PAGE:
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Op/Ed by Chief Egunwale Amusan

As a group, there are none more critical of themselves than Black people; there are many components that have led to this reality. The most common have always had to do with that familiar saying “You must work twice as hard, and be twice as good, to be successful” in Western culture.

As a result, two problems occur with this concept: The first is assimilation and the need to be accepted by the Western culture. The second is the crippling level of co-dependency that keeps generation after generation seeking without what can only come from within us. We’re seeking the American Dream, not understanding that we are the Dream.

Our brilliant ancestors built a superpower nation under the worst living conditions. They built the economic empire Black Wall Street under Jim Crow conditions all while the rest of the U.S. was suffering from “their own” Great “Economic” Depression.

The truth is, we have always been twice as good, and we have always had the capacity to work twice as hard.

The significant problem that has existed we have been trying to measure up to people that have been deficient in every way since arriving in the so-called New World. No cultural base, no social-communal skills, no agricultural skills, no political skills, and no moral compass. I’m confident that many would deny such an outrageous statement. However, it is critical that we look at all things from a historical context.

Who were these people we so desperately seek acceptance – from? England transported its convicts, political prisoners, and prisoners of war from Scotland and Ireland to its oversea-colonies in the Americas, from 1610 to the early stages of the American Revolution in 1776. Moreover, when transportation to America was temporarily suspended by the Criminal Law Act of 1776, over 50,000 of them were sent over from Great Britain.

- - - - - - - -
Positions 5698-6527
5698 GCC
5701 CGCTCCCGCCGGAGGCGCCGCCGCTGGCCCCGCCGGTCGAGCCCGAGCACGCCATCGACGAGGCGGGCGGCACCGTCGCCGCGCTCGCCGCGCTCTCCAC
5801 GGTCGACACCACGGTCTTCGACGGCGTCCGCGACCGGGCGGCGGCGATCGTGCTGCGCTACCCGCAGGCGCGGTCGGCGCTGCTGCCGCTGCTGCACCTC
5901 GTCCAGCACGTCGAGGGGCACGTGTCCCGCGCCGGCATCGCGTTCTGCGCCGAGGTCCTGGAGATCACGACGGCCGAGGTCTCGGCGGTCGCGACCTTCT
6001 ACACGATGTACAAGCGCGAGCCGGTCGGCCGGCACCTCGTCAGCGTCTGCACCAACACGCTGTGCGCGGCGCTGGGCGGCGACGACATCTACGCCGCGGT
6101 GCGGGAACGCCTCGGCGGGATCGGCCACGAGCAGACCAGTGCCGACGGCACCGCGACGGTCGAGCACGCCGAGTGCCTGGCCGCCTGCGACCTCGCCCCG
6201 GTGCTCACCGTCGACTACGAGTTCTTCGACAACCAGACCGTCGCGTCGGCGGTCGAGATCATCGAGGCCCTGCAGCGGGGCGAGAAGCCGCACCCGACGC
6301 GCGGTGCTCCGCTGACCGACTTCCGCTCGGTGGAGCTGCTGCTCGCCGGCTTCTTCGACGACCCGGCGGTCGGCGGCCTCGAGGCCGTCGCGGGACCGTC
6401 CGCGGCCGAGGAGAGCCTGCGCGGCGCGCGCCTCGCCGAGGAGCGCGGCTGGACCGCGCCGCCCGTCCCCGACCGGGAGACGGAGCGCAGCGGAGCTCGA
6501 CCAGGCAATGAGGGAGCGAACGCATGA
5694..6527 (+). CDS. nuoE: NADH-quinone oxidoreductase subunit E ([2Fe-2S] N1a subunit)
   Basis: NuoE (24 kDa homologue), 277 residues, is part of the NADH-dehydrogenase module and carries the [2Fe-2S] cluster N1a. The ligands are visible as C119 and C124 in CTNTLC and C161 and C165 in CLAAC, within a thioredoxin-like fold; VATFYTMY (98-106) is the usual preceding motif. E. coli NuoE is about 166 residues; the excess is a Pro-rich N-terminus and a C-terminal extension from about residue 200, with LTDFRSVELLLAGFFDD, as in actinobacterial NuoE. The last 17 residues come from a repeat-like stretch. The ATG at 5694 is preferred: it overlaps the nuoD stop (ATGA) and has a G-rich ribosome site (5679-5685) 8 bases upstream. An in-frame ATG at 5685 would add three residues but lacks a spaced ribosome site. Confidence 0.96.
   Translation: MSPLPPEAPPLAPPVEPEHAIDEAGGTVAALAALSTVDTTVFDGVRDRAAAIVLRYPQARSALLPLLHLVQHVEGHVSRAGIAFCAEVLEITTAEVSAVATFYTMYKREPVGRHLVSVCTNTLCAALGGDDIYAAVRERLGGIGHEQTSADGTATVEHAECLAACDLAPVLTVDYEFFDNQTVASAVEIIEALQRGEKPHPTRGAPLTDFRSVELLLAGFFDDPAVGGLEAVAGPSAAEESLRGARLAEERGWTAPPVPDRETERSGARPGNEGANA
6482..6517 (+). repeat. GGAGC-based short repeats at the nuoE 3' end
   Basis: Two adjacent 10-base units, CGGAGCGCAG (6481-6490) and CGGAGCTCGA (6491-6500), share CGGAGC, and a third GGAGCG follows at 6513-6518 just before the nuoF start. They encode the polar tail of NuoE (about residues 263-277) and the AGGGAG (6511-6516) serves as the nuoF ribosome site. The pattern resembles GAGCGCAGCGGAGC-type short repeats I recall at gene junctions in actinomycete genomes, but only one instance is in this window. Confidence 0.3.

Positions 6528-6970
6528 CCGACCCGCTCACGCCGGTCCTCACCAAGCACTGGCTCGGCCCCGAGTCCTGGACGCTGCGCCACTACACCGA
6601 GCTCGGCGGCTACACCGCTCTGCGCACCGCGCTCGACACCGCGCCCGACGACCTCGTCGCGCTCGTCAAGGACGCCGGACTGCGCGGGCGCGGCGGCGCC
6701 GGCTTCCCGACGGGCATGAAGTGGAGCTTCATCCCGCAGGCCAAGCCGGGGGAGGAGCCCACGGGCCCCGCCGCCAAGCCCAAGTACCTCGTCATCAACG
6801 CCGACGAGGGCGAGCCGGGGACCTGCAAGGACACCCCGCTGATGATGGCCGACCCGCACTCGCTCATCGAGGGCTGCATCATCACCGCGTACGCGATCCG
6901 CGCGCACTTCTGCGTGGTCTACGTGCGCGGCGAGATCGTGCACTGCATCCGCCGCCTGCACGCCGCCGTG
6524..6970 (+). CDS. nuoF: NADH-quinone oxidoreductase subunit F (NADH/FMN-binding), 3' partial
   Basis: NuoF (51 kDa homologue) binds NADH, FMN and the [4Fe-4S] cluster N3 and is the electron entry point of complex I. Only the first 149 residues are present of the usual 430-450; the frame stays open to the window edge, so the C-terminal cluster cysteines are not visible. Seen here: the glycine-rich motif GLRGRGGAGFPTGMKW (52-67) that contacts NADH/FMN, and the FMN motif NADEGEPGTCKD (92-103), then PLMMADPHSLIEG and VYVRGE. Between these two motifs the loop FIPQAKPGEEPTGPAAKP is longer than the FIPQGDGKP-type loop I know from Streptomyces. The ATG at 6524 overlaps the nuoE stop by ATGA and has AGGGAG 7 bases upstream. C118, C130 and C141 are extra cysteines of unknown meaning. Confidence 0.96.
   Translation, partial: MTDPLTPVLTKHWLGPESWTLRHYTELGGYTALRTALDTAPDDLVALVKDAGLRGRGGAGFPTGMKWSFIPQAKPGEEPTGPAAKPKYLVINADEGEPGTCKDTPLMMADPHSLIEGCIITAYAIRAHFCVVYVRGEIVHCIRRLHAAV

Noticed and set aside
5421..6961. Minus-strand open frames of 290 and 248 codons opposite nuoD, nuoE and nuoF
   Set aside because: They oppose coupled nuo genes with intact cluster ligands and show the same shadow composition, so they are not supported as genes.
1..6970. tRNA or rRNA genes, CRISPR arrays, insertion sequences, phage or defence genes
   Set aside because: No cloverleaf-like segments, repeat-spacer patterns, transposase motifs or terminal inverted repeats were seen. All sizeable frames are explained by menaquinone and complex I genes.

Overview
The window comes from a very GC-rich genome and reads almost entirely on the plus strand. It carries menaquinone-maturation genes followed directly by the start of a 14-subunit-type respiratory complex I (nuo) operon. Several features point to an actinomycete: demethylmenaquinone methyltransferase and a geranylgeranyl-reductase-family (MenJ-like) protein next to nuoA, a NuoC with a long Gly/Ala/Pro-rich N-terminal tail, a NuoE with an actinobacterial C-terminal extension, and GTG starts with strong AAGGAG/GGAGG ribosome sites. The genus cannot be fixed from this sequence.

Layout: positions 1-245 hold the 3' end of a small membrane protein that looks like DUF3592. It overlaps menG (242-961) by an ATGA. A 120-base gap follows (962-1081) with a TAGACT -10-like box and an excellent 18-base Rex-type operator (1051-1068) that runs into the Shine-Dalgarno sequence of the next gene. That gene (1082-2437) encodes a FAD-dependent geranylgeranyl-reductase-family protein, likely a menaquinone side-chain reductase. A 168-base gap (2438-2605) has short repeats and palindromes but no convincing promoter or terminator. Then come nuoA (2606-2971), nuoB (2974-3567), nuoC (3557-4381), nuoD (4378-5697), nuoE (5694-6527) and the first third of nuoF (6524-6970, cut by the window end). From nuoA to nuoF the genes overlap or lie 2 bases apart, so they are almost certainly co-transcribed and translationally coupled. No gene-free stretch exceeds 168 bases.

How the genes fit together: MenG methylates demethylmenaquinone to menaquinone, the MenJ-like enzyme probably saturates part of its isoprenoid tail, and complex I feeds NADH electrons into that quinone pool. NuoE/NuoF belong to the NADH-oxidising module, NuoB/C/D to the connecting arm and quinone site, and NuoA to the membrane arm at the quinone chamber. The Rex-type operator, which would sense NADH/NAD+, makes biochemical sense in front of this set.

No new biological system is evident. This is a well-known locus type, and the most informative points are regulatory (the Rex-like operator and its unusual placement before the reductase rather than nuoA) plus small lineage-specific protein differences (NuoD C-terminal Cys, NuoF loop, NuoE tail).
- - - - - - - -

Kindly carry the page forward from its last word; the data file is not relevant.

• If I told you that I came from a legacy of generational banditry, would you trust me with your money?
  • If I told you that I came from a legacy of generational barbarism, would you trust me to be your moral compass?
  • If I told you that I came from a legacy of generational historical piracy, would you trust me to teach your children?
  • If I told you that I came from a legacy of generational genocide against People of Color, would you trust me with your humanity?
  • If I told you that I came from a legacy of generational, religious exploitation, would you trust me to teach you about God? Of course, you would not!

We must relearn how to trust ourselves again. We must intentionally detox ourselves of the dysfunctional lies and stereotypes that have become our truth. A lie told enough times becomes the truth eventually.

  • We must be willing to become what we seek.
  • We seek God but never look within.
  • We seek wealth but feel untrustworthy of our own ability to attain it.
  • We seek truth but fall for historical lies.
  • We seek education but are unwilling to educate our own from our own cultural perspective.

We exhibit great humanity to all but defeat, denigrate, and emasculate our own. How we love each other is the measurement of how we love God.

If we seek to heal our people, we must become the medicine. If want to become whole, then we must break away from co-dependency and become interdependent. If we desire to be whole, then we must overcome fear.

Fear and love cannot live in the same house. You cannot seek the love of all that exists if you cannot see that love within.

Become what you seek!

The Black Wall Street Times is a news publication located in Tulsa, Okla. and Atlanta, Ga. At The BWSTimes, we focus on elevating the stories of our beloved Greenwood community, elevating the stories of...